Military Teens Try Their Hand at Policy Making
By John J. Kruzel
American Forces Press Service
WASHINGTON, Mar. 13, 2009 Like adolescents around the world, U.S. military dependents in Europe crave more independence.
They want to explore and study in the countries surrounding their base, learn to drive cars and have more flexible accommodations between the United States and their family’s quarters.
This is the message a group of 10 teens stationed overseas delivered in Garmisch, Germany, yesterday at a forum known as the U.S. European Command Quality of Life Conference. The conference convenes spouses, teens, military members and civilians deployed on the continent, allowing them to shed light on common issues in hopes of steering budgets and policy.
And for the first time, teenagers were given their own soapbox as one of five participating focus groups. Over the past week, these adolescents brainstormed the key issues facing military dependents and whittled it down to a list of their top concerns.
“What we’re seeing is that these teens are highly educated, great communicators, strategic thinkers, and they’re more technologically advanced than I ever was,” Wayne Boswell, the chief of Eucom’s Quality of Life branch, said in a phone interview from the conference.
Molly Kisner, who resides with her family at Patch Barracks in Stuttgart, Germany, is a teen delegate who’s been keeping the group’s minutes in teenage technophile fashion -- on a blog.
“So far we have succeeded in narrowing down our issues into our Top 10,” reads an entry she posted onto the Eucom-sponsored Web site March 10. “These were submitted to ‘the guys upstairs’ for approval.”
One of the group’s proposals is a rather novel idea -- an exchange program that would swap students in good academic standing from one Department of Defense Dependents School in Europe to another.
“As for the foreign exchange, basically we are asking that DoDDS implement an exchange program between schools allowing students to completely experience other cultures in their theater,” Kisner blogged yesterday. “Said student needs a minimum of a 3.0 [grade point average].”
Even though the teenagers missed a week of school to attend the conference, they received a crash course in civics while catching a glimpse of how policy evolves.
The “guys upstairs” -- the panel tasked with reviewing initial proposals -- recommended the teens shift their focus from DoDDs to more appropriate organizations within the Defense Department – namely, the military’s Morale, Welfare and Recreation department and the Child, Youth and School Services division.
Displaying the intuition of seasoned and sure-footed government policymakers, the teens established a blue ribbon committee to refocus their proposal, regrouped, then issued a progress update.
“The exchange program needed to switch the organization from DoDDs to MWR or CYS,” Kisner wrote. “So we spent most of morning establishing [the Student Cultural Exchange Orientation Program]. After an hour or two of work on that we are all very proud of the end result.”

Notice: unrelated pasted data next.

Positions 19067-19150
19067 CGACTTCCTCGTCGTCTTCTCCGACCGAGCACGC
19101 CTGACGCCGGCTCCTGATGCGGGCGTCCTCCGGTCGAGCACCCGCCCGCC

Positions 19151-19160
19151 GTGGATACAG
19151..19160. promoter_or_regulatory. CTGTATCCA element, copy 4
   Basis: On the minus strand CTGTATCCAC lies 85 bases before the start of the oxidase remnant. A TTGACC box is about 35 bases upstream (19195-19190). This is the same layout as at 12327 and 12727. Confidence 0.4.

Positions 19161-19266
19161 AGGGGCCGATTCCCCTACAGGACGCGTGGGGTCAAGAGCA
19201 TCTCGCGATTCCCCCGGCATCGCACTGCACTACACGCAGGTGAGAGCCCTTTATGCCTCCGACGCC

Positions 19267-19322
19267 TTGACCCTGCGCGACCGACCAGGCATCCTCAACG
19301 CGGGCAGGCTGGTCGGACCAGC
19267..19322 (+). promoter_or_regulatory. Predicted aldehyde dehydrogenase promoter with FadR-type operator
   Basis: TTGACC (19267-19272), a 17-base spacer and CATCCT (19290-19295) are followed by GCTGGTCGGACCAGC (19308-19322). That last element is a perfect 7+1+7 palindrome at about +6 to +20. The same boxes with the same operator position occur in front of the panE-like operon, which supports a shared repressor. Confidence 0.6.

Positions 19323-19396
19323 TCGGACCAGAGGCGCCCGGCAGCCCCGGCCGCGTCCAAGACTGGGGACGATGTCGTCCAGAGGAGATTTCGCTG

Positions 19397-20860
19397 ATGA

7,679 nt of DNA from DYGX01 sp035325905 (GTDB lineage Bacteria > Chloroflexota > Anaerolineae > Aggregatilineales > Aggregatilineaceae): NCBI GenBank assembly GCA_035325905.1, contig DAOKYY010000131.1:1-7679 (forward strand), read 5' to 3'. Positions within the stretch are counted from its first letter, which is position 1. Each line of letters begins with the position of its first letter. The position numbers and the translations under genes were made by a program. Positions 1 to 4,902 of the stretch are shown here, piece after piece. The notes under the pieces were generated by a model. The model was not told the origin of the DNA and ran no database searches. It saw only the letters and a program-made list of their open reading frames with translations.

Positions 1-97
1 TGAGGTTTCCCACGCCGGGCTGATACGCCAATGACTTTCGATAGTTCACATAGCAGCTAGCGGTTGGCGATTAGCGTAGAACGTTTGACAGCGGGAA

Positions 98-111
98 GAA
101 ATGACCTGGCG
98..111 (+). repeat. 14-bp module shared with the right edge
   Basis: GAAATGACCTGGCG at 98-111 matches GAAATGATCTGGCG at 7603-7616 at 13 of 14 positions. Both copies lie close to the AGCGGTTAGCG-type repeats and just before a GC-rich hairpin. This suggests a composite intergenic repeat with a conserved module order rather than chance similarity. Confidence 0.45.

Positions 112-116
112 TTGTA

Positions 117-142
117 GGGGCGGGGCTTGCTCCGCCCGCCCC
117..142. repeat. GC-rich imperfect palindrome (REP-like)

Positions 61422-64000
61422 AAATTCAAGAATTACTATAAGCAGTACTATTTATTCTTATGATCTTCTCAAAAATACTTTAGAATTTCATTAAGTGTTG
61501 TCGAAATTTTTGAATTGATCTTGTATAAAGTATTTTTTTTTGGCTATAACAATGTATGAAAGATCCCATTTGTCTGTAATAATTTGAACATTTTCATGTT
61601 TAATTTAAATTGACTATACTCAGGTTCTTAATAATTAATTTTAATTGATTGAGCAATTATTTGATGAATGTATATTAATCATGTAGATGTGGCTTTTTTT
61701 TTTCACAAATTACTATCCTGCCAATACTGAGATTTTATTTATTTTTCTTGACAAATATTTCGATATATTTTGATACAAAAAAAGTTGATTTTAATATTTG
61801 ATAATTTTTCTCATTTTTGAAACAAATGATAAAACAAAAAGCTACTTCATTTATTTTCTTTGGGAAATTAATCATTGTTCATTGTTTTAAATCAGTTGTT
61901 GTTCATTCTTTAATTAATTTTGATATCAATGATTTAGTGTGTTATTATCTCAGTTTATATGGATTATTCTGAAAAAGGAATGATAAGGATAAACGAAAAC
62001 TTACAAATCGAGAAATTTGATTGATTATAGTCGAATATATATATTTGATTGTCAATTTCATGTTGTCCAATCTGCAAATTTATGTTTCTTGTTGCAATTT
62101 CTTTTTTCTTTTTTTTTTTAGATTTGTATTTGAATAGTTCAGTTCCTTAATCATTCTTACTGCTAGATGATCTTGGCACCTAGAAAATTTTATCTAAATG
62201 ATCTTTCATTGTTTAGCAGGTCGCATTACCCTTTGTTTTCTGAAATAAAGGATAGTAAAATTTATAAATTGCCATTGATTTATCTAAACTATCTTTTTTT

In the case of these precocious teenagers, their desire to be in the driver’s seat is both figurative and literal. One of the big complaints among dependents in Eucom is that a lack of driver’s education on military installations is an unfair handicap that their peers across the Atlantic don’t have to endure.
Fees for roundtrip airfare and driver’s education in the States often exceeds the price of taking instructional courses in one’s host country, which can come with a hefty price tag for the six months of lessons needed to drive abroad, according to one Eucom official.
“I’ve heard everywhere from about $2,500 to about $4,200 for the full program,” Boswell, the Quality of Life branch chief, said. “And that only gets them their license so that they can drive on the Autobahn or off the garrison.”
Boswell said Installation Management Command Europe already has hooked up live driving simulators that let teens take the safety training portion free of charge. While completion of the regimen doesn’t license them to drive, it does check one of two necessary boxes.
But as eager as some teens might be to hit the open road, the top issue the focus group identified suggests they’re not ready to leave the nest for good.
“Our Number 1 topic submitted was getting plane tickets for college students who live in the U.S. to visit their family [in Europe] twice a year instead of the current once a year,” Kisner wrote on the blog.
The remarkable debut by the teen group has helped officials see an entirely different perspective of life on base, Boswell said.
“When we ask them a question, they help us look at issues very differently than we would have looked at them ourselves,” he said.
Karina Viesca, a teen delegate who lives at Ghedi Airbase, Italy, lauded the opportunity to share her experience as a military dependent.
“These good and bad experiences have been heard and considered for the future we hold within ourselves,” she wrote on the blog yesterday. “These experiences may not be taken into action overnight, but someday we will see it happen.”
Boswell suggested that some of the teens have taken such a vested interest in the dialogue because it could have a bearing on the quality of their adult lives.
“In large part, in the military we’re basically growing our own,” he said. “So as we talk to them and get their perspective, they’re really helping us shape their environment for when they enter the military.”